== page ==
#amwriting The End = Saying goodbye to your readers #writingtip #writerwednesday 

goodbye+note

 

The End = Saying goodbye to your readers: leave a good last impression! 

I won’t give details to protect their privacy, but I recently had a negative goodbye experience. I brushed it off as them merely being tired as it was crazy early in the morning, so I didn’t let it bother me.

But it did bother me a little bit. It just sort of left a bad taste in my mouth after what was otherwise a pleasant visit. I’m still looking forward to seeing that person again, but this experience (why I love being an author, every life experience is research!) reminded me of a very important lesson.

The ending of your book is like the reader saying goodbye to your characters. Don’t leave a bad last impression.

It’s hard getting to the end. It’s hard for the writer, because sometimes we can’t believe we even made it to the end. It’s hard not knowing if it’s too rushed or if all the bases and plot-lines have been satisfied – or if you should leave it on a cliffhanger.

With all the different ways to end a novel, it’s hard to pick the *right* one. But the ending is often what people remember most. So as the Doctor says, make it a good one, eh?

Readers, how do you like to feel when you finish a book? Writers, do you struggle with closing the story? 

Comment below, I’d love to hear your thoughts on all things endings 🙂

Cheers,

Claire

4 thoughts on “#amwriting The End = Saying goodbye to your readers #writingtip #writerwednesday 

  1. As a reader I discovered long ago that I go through a kind of mourning period when I finish a book (assuming it’s a good book) where it stays with me for about a week or so and I digest it. Then I get antsy and realize that I need a new book.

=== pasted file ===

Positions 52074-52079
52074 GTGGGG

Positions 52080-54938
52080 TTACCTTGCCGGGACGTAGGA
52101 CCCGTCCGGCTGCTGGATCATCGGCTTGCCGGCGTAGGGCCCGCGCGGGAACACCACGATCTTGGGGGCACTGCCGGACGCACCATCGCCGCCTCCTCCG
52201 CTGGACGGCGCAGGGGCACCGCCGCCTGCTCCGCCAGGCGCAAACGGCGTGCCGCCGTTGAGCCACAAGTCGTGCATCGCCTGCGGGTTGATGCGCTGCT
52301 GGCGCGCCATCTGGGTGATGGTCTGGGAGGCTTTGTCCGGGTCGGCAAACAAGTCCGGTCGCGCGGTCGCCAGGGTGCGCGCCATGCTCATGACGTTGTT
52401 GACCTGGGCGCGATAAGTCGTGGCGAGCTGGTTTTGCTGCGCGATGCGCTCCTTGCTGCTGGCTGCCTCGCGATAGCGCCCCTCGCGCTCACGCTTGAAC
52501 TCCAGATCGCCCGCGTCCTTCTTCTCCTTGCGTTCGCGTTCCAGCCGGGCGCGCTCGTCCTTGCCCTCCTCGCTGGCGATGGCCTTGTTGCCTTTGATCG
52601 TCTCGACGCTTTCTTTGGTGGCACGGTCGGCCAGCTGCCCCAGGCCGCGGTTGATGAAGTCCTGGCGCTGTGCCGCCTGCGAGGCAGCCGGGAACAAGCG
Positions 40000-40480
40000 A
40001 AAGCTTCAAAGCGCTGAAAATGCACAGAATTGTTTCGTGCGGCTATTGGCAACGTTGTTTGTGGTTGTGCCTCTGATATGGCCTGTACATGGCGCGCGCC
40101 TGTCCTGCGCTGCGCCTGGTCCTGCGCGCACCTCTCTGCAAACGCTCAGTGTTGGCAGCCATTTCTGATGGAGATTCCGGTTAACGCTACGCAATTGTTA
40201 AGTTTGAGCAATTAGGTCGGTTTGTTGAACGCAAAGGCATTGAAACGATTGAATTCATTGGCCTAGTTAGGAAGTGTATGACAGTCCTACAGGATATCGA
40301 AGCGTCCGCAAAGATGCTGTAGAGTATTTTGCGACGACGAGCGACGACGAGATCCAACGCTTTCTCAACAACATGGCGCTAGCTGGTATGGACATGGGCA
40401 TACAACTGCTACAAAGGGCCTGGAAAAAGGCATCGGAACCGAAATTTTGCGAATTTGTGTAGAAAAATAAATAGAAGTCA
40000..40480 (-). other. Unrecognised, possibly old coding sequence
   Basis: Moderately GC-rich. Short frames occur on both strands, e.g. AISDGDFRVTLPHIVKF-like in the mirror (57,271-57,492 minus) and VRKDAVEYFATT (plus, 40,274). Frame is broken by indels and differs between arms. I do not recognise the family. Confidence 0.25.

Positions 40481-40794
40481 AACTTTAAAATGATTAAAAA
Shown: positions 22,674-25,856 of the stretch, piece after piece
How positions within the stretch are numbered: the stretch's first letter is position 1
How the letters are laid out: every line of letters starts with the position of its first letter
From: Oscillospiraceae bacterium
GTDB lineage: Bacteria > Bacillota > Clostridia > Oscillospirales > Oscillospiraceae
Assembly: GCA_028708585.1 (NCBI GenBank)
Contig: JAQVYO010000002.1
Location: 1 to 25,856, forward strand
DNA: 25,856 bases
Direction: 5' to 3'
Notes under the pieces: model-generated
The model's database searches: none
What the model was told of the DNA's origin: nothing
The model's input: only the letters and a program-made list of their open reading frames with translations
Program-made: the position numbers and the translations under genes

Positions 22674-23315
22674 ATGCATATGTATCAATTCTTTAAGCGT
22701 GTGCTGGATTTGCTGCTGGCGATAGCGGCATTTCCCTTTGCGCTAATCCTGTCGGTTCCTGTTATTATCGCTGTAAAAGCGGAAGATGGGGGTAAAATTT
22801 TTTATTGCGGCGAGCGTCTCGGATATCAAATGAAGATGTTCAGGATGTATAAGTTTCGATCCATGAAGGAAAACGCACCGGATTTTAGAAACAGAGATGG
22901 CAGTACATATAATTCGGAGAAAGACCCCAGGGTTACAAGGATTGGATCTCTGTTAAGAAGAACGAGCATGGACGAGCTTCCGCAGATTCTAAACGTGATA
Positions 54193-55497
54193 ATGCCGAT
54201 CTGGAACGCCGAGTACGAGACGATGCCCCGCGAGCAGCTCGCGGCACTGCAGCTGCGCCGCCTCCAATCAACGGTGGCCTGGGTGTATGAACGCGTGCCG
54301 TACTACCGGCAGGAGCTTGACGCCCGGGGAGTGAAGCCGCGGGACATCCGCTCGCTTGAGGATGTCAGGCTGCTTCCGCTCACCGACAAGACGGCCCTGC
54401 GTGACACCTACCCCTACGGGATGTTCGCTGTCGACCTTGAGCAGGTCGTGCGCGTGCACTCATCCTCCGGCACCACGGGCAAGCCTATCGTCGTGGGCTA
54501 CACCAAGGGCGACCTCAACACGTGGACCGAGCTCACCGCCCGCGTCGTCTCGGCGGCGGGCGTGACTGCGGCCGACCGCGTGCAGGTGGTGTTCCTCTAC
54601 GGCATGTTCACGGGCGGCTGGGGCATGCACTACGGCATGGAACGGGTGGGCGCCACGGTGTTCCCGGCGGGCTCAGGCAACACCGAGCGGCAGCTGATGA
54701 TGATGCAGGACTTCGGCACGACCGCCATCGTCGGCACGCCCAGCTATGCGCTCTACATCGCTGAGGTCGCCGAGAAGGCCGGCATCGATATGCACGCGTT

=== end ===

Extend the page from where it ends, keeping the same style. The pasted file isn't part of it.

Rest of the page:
As a writer, the end is a triumph. Before I sit down to think about who to give it to for critiquing or making notes for rewrites, I like to revel in the fact that it’s done–my thoughts are down on (virtual) paper and I can breathe. I try to make this coincide with a visit to a friend or a trip with my family so I can celebrate without the temptation of a screen calling me back for editing.

    Liked by 1 person

    • Hey Feminista!

      Thanks for your reply! That’s great insight. I agree about a “mourning” period. I feel the same way when I finish working on a project. I feel lost for a couple of days. I know I have many other projects to work on, but the feelings for each project are never duplicated.

      I don’t feel that way often when reading. I’m trying to work on not reading as a writing but read as a reader. It’s hard to turn off that analytical reader and just enjoy the story 🙂

      Like

  2. I always struggle with my endings – mainly the last two-three paragraphs – because I am aware of what you’ve drawn attention to here ‘that nasty taste in your mouth’ you’ve hit it spot on. No matter how fab a book has been, the last page can obliterate it all just by being rushed or cliche.

    Liked by 1 person

    • I totally agree. I get nervous when I reach the last page, and always worry if I rush it. Because I know when I read, the last chapter really can make or break a story. Like the last book I read Me, Earl and the Dying GIrl wasn’t my cup of tea for most of the book until the last chapter. The last chapter blew me away so much I gave it four stars lol.

      Like

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